As the din of just completed year starts to fade, the countdown to 2008-09 stands at 67 days until the Rainbow Wahine soccer team hosts Long Beach State at Waipio Peninsula Soccer Stadium.
What lies beyond that, who knows.
"As good as 2007-08 was, the potential for even greater success and memories is there," Donovan said. "That's what gets me really excited."
» The anticipation for a highly-hyped season accelerates with the start of fall camp for the Warrior football team - sporting the program's first preseason ranking - on Aug. 3. Thankfully, quarterback Colt Brennan's dreadlocked 'do doesn't make it out of camp.
» Former UH receiver Ian Sample creates a stir by posting deleted chapters of his soon-to-be-released book "Once a Warrior" on his MySpace page. The passages include stories of sex, drinking and allegations of academic cheating.
» The 2007-08 athletic year officially begins on Aug. 24 with the women's volleyball team suffering a five-game loss to Michigan in the ASICS Rainbow Wahine Invitational.
» A criticized football schedule opens Sept. 1 with the Warriors throttling Northern Colorado 63-6. Their BCS hopes barely survive the first of several scares the next week when a Dan Kelly field goal and Gerard Lewis' game-saving pass deflection send UH to a 45-44 win at Louisiana Tech. Blowouts over UNLV, Charleston Southern and Idaho follow.
» The Warriors slosh their way to a dramatic comeback win at San Jose State on Oct. 12. They overcome a 14-point deficit in the final 4 minutes of regulation before winning 42-35 in overtime.
» The Wahine volleyball team rolls to a 7-1 October, the only loss coming in a mid-conference road trip to top-ranked Nebraska.
» Nothing comes easy for the football team as the WAC title and BCS berth come into view. Concussions become the hot topic around town after a hard hit against Fresno State leaves Brennan woozy. Tyler Graunke guides the Warriors to a 28-26 win at Nevada, with Kelly hitting another game-winning kick. With Brennan back at the helm, a sellout crowd witnesses one of the biggest sporting events in the state's history as UH claims its first outright WAC title by beating Boise State 39-27.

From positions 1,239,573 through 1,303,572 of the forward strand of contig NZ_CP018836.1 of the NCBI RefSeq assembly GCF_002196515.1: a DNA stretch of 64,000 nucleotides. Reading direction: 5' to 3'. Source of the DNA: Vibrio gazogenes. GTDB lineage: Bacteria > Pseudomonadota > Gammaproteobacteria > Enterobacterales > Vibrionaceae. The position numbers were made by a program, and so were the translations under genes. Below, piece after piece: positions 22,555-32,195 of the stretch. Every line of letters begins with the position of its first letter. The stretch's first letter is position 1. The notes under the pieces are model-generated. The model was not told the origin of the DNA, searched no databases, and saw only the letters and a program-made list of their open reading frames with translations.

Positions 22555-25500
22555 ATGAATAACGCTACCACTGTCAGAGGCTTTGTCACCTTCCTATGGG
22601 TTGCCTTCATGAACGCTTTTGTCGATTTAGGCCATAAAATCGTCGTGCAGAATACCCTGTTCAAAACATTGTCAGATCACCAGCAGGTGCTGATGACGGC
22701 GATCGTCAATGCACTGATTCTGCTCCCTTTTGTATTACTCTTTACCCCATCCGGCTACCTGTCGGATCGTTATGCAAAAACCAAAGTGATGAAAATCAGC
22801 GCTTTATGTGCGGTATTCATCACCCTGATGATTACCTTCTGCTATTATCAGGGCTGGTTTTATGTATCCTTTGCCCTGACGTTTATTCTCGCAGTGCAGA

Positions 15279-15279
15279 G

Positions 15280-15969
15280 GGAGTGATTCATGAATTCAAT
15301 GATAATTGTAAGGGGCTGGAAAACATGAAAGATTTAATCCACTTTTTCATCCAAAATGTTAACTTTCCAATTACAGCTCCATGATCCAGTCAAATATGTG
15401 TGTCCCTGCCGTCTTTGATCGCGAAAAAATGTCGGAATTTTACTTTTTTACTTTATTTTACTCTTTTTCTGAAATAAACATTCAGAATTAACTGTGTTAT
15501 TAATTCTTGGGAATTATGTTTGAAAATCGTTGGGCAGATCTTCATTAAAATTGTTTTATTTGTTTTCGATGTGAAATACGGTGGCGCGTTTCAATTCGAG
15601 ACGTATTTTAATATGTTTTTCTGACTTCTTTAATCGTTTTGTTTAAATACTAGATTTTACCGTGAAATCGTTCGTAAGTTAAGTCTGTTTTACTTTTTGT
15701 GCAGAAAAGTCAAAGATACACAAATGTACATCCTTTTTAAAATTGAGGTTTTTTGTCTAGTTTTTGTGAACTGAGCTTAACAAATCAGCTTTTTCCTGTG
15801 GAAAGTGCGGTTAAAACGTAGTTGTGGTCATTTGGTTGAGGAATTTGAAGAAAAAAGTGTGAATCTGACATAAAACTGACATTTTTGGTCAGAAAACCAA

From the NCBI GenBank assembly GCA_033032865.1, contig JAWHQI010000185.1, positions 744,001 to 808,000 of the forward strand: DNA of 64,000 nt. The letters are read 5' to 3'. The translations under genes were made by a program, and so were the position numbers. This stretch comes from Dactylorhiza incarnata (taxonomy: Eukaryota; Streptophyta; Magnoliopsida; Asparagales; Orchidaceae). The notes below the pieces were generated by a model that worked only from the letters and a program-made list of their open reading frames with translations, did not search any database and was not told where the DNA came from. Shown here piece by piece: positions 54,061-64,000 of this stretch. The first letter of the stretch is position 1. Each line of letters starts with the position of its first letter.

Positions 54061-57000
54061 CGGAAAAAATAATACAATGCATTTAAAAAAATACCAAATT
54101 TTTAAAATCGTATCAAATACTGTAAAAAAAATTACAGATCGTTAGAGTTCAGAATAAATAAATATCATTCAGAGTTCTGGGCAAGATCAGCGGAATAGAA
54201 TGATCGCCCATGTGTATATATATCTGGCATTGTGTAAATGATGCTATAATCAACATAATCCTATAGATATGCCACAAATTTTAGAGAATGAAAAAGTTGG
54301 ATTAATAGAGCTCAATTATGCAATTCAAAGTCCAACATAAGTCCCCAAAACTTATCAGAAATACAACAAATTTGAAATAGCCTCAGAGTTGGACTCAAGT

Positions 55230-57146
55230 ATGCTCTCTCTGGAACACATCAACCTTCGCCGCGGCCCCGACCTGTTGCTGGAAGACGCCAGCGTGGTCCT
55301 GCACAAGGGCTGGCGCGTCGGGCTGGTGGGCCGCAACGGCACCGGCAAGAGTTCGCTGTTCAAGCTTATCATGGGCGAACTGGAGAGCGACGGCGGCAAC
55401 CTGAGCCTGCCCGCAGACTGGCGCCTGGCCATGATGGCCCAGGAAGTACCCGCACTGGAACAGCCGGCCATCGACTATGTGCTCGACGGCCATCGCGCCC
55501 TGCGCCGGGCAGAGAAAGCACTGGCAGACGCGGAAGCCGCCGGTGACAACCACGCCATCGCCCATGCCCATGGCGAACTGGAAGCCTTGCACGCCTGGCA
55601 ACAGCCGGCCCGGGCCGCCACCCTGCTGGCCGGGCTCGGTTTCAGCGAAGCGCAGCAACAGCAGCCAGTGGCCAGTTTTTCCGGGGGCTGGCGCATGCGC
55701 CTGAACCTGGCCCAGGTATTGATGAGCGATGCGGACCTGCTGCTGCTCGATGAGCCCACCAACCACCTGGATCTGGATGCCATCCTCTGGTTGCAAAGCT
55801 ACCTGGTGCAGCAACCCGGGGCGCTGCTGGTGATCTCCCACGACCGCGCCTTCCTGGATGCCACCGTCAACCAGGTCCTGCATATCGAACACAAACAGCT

» After more than two decades as an assistant, Bob Nash makes his debut as head basketball coach Nov. 9. In what would become a recurring theme in an 11-19 season, the Rainbow Warriors rally from an early deficit but lose to San Diego 73-72.
» The Wahine soccer team clinches the WAC regular-season championship by beating Idaho 7-0 on Nov. 4 then tops Fresno State 1-0 to capture the program's first conference tournament title and NCAA tournament berth. A week later, the Wahine end the season at 15-5-2 after a 2-0 loss to Colorado in the first round.
» Despite a spirited battle from host New Mexico State, the Wahine keep the WAC volleyball crown in Hawaii with a five-set win in the tournament final Nov. 17. Jamie Houston is named WAC Player of the Year and is later named to the AVCA All-Region team.
» The Warriors complete their perfect regular season with a 35-28 win over Washington. The win isn't secure until Ryan Mouton intercepts a pass in the end zone in the final seconds. UH's berth in the Sugar Bowl is announced the following day at a rally at the Stan Sheriff Center.
» The volleyball team's road ends in Louisville, Ky., with a four-game loss to Middle Tennessee State in the second round of the NCAA tournament.
» Brennan becomes the first UH player invited to the Heisman Trophy ceremony in New York and finishes third in the voting behind Tim Tebow and Darren McFadden.
» Foreshadowing the turbulence ahead, fans scramble for Sugar Bowl tickets after UH settles for a reduced allotment.
» The basketball team goes 0-3 in the Rainbow Classic for the first time since 1995 and suffers a bigger blow on Christmas Day when starting center Stephen Verwers is lost for the season with a broken leg.
» As exhilarating as November and December were, January would be chaotic. The new year starts with a 41-10 Sugar Bowl loss to Georgia in the Superdome as Brennan is sacked eight times and throws three interceptions.
» After days of anxious speculation and appeals from UH administrators, business leaders and Gov. Lingle, June Jones is introduced as head coach at SMU on Jan. 7. The fallout is swift as Herman Frazier accepts a $312,510 buyout to leave the school two days later. Carl Clapp is named interim athletic director.